Early in August we were blessed to hold Plainsong Farm’s first community wheat harvest, thanks to Honoré Growers Guild who brought this program to our farm. Participant Lisa Hrit wrote a reflection for her church newsletter which she gave us permission to print also. Lisa is a member of St. Paul’s Episcopal Church in Flint which will receive flour from this harvest. – NLP
Bringing In the Sheaves
There was much rejoicing as 45 people, representing several denominations and spanning over 70 years of age and 2000 miles, participated in the first Heirloom Wheat Harvest at Plainsong Farm in Rockford, Michigan on August 4, 2018.
The wheat that was harvested was Turkey Red variety and had been sown by hand last September 2017 for the purpose of providing flour for communion bread.
The harvest began at 9am with the Blessing of the First Fruits of the Harvest. (Deuteronomy 26:1-11 and Leviticus 23: 9-11) About 10 of us, one person from each church or ministry represented, made a first cutting of the wheat with a hand-held sickle and Rev. Nurya Love Parish spoke a blessing over these First Fruits.
These stalks of Turkey Red Wheat were then bundled with ribbon to be taken back to the churches as the offering of the First Fruits of the Harvest. St. Paul’s bundle was on its altar August 12!
For many of us at the harvest, this ceremony was the beginning of what unfolded to be a very sacramental day—experiencing the presence of the Triune God in the people, actions and objects around us. This “sacramental principle” is defined as “the idea that ordinary things can disclose the presence and action of God.” (John Pritchard, Pilgrim: A Course for the Christian Journey; The Eucharist. Church House Publishing, 2014, p. 51) Christians see this sacramental principle lived out in Jesus, as He is the outward and visible sign of God’s presence in the world. The Eucharist also reveals this sacramental principle as we receive Jesus in the bread and wine.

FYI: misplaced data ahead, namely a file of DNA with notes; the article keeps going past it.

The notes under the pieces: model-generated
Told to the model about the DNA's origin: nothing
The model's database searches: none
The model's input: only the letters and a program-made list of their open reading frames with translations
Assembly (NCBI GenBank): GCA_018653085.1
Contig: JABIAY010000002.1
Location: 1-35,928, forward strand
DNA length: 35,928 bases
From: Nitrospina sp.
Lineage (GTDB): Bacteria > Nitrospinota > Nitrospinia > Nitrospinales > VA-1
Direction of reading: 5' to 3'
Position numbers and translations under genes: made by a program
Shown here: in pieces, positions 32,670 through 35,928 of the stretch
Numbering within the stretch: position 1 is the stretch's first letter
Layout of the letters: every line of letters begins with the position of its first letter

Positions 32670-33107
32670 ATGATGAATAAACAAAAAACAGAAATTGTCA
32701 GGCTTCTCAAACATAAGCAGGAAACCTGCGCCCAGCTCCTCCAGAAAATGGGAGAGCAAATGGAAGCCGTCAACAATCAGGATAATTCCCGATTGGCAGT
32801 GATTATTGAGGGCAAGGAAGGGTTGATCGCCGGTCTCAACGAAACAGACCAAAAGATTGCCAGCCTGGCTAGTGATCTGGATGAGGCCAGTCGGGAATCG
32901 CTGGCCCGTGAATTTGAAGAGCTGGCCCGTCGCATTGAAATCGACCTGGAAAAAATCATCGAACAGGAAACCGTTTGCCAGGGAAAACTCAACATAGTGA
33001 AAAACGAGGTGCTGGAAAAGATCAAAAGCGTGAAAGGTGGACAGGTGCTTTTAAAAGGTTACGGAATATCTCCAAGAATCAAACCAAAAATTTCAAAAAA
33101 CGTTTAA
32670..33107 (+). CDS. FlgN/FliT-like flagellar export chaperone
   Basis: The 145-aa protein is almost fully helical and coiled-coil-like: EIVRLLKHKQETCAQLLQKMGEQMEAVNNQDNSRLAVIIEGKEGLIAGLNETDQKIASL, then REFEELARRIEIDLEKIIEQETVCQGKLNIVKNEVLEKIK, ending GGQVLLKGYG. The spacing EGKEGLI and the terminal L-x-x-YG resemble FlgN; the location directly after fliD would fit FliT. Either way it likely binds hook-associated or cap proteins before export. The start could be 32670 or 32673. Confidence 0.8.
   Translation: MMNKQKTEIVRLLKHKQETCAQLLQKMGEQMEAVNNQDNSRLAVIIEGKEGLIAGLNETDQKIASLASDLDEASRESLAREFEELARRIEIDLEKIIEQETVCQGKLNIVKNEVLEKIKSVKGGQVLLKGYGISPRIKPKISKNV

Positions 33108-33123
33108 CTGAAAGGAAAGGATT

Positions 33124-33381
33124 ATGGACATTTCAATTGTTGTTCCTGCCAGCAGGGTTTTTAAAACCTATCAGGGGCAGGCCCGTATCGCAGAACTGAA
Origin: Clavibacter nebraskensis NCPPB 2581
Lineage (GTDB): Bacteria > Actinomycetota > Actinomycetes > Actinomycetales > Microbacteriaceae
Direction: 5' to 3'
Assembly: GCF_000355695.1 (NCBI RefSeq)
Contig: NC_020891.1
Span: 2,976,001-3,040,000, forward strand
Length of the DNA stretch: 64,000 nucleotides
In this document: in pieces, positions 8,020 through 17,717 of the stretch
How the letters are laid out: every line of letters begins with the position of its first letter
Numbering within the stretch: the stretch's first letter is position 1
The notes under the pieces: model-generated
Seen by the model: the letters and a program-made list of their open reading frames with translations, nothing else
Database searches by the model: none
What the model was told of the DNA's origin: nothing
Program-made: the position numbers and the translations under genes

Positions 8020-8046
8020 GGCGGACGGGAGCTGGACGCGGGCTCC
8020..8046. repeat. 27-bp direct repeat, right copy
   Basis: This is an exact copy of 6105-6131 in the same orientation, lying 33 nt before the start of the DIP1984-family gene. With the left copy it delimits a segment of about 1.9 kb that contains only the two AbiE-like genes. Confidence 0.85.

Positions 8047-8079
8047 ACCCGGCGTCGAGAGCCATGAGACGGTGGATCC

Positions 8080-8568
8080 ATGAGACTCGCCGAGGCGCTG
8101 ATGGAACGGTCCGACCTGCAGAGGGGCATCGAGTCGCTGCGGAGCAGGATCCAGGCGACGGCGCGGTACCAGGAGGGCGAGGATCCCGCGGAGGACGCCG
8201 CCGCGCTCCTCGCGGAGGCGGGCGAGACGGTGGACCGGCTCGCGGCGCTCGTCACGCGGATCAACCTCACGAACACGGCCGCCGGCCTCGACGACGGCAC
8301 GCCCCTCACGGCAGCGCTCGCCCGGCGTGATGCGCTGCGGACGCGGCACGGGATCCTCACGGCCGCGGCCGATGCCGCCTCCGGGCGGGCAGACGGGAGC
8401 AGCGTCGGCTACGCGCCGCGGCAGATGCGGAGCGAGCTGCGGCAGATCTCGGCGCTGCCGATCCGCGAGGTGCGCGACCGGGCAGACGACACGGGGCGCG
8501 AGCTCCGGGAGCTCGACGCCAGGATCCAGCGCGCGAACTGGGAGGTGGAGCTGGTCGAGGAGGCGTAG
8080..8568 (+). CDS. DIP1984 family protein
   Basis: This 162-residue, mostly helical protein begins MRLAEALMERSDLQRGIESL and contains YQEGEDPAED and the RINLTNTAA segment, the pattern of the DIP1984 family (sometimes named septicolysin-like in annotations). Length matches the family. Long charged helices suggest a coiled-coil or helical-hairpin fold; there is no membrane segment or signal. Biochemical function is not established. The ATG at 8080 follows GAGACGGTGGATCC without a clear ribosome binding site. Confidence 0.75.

As the full harvest commenced, some folks worked their way through the 1/8th acre field cutting handfuls of wheat stalks with a hand-held sickle, stacking these in piles to be bundled and tied by another group of folks who laid the bundles on large tarps.
Full tarps were carried over to the winnowing/threshing area where the grain heads were cut off (winnowed) and these heads were then put through the wooden hand-cranked thresher, separating the chaff from the wheat berries. What a process!!
Throughout the day a group of 4 musicians played instruments and sang beautiful hymns and other songs of praise, some folks joining in the singing as they worked, offering “psalms and hymns and spiritual songs…to the Lord…” (Ephesians 5:19 and Colossians 3:16)
The joy of the Lord, the communion of saints, and an appreciation of the Lord’s provision and blessing were tangible in the voices lifted in praise and exchanged in conversation, in the unity with which everyone worked, and in the handling of the wheat, knowing it would soon be made into communion bread to be served on altars across Michigan and across denominations, further unifying the Body of Christ.
At the end of the scheduled workday, a corner of the field was left unharvested and no gleaning had been done. Ironically and perhaps Spirit-led, this was in accordance with Leviticus 23:22!! Lunch was served at 1pm and around each picnic table we all shared how the day had been important to us. Harvesters were officially dismissed by 2pm. Several of us stayed to complete the winnowing/threshing process, bag the wheat berries and clean up.
The total yield was 125 pounds of wheat berries! These berries will be sent to a local mill for further cleaning and milling into flour for communion bread baking all over the state of Michigan!
From the youngest to the oldest there was a job for everyone at this first wheat harvest at Plainsong Farm. The only expectation that I sensed was the willingness to be present in the moment and move through the day in community–true koinonia, the Body of Christ in communion with each other and with the Triune God.
Early September update:
Our wheat was delivered to the miller a week after harvest, but our test results are not complete.
We’ll keep you posted as we learn more.
And now… the process begins again!
Join us for Heirloom Wheat Planting 2018 on Saturday, September 29th.
The planted wheat will overwinter and be a sign of resurrection come Spring.
After harvest, it will also be available for churches for communion bread.
All ages welcome.
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